Jason Corcoran in Moscow -
Sberbank CIB's London business more than quadrupled its losses in 2014 as sanctions over Ukraine led to many investors avoiding working with the Russian investment bank. The hit was then compounded this April by an almost $5mn sexual discrimination award against the division.
The UK investment banking unit of Russia's largest lender posted a £4.93mn loss last year compared with a drop of £894,000 for 2013, according to filings made in late August with Companies House.
The firm's parent Sberbank, sanctioned by the EU and US last year over Russia's involvement in the Ukraine conflict, postponed its annual investor forum in Moscow in April and has been cutting its headcount in both London and Moscow as trading has dried up.
"For many clients, the backdrop of the sanctions has led to a soft embargo where its regarded more prudent to avoid transacting in Russia markets or with Russian-owned counterparties than to risk falling foul of the sanctions framework," Paolo Zaniboni, chief executive of Sberbank CIB in the UK, said in the filing.
Sanctions against Sberbank and its state rival VTB Group do not prohibit clients from trading with them. But they do restrict investors from accessing debt and equity financing from these lenders with a maturity of longer than 30 days.
Zaniboni said lower staff costs last year were reduced further this February "through a reduction in headcount".
The executive noted a "reorganisation of key management positions" since cutting the balance sheet is regarded as "an appropriate and proportionate response" to the sanctions environment and Russia being perceived as a difficult market to operate in.
The firm recently cut seven bankers in its London office, trimming its staff there to about 40, according to a person familiar with the situation. Salaries were slashed last year to £8.6mn from £13.3mn, the filing shows.
"The geopolitical events in Ukraine and the ongoing impact of US and EU sanctions have had a significant impact on our trading volumes, particularly during the second half of the financial year," Zaniboni said. "Turnover across the business was directly affected, reflected in the 46% year-on-year reduction."
Slammed in harassment case
The bank's UK business has also been hit by a sexual discrimination scandal involving former employee Svetlana Lokhova. An employment tribunal in April awarded the former saleswoman £3.2mn ($4.9mn) after finding she had been a victim of harassment, victimisation and discrimination amounting to constructive dismissal.
Lokhova was nicknamed "Crazy Miss Cokehead" and "Miss Bonkers" by her London colleagues and was driven to a mental breakdown, the tribunal ruled. Among other slurs that featured prominently in the subsequent case, workmates branded her "chemically dependent" and told her she had only been hired because of her chest measurements.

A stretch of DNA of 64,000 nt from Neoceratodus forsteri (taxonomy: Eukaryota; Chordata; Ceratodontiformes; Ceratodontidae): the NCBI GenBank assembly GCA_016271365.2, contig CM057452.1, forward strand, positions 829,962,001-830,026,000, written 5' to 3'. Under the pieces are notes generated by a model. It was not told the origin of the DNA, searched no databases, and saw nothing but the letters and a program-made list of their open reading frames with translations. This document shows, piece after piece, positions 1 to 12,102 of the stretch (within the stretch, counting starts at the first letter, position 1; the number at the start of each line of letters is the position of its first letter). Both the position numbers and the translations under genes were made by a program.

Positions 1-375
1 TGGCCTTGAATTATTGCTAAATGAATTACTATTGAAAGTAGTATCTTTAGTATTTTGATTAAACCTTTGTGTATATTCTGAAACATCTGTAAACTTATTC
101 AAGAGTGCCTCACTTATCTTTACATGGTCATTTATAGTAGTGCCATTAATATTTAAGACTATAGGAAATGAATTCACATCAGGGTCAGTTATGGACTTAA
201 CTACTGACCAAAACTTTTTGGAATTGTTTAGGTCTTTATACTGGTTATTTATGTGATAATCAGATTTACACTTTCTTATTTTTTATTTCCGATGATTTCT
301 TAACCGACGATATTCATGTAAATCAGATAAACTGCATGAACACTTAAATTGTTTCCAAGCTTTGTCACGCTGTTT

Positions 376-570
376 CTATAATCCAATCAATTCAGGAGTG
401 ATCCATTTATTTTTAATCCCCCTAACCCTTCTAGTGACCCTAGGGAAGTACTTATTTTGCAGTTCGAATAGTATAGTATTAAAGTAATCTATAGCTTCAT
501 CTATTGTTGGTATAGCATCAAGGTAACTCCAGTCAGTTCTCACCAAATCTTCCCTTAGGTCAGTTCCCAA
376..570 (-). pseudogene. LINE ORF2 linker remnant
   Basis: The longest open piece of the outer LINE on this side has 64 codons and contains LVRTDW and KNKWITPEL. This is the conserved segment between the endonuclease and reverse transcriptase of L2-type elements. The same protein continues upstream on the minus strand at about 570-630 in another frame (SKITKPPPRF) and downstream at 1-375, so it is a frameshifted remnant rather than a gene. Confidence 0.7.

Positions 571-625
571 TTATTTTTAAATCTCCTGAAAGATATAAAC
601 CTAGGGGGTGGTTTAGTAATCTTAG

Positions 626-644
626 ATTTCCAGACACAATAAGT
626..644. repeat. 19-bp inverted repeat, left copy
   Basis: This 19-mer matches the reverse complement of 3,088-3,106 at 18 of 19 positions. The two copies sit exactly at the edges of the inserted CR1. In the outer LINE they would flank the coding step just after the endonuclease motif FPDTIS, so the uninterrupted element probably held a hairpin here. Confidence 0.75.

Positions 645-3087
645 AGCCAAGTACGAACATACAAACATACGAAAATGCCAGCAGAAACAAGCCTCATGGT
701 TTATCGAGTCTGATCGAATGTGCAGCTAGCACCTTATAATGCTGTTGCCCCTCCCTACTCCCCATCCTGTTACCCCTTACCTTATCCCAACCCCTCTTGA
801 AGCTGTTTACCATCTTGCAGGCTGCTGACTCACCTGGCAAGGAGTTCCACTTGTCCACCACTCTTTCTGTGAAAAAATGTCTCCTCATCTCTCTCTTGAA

In one email, her line manager, who later accepted the drug allegations were untrue, told a client: "We are all quaking here - awaiting arrival of Ms Cokehead in a puff of sulphurous smoke."
Lokhova, who earned more than £750,000 a year in salary plus bonuses, was so "incensed and appalled" by the insinuations that she took a drug test during the hearing, which turned out negative.
In the Sberbank unit's prior year’s filing which was only submitted last month, the legal counsel said that any liability would be "of limited financial impact", in sharp contrast with the final ruling and award to Ms Lokhova, a Cambridge graduate who now researches Soviet and Cold War history.
Still spending as rivals save
Adding to the financial burden of the year, the firm said it has entered into contracts to refurbish its offices on 85 Fleet Street to the value of $2.4mn.
Meanwhile, VTB Capital, which has a much larger presence in London, has also been reducing personnel. Simon Cose, head of commodities trading, and Marcus Joachim, a trader, have both been listed as inactive since May, according the UK Financial Conduct Authority register. The firm posted a loss of $92.2mn last year compared to a profit of $4.1mn in 2013, according to a UK regulatory filing on May 1.
Alfa Bank, controlled by billionaire Mikhail Fridman, has cut its London trading office to a skeleton staff. BCS Financial, owned by Siberian banker Oleg Mikhasenko, is hiring for equity sales in London but is moving some back office functions to Moscow to save costs, according to head of equity sales and trading Luis Saenz.
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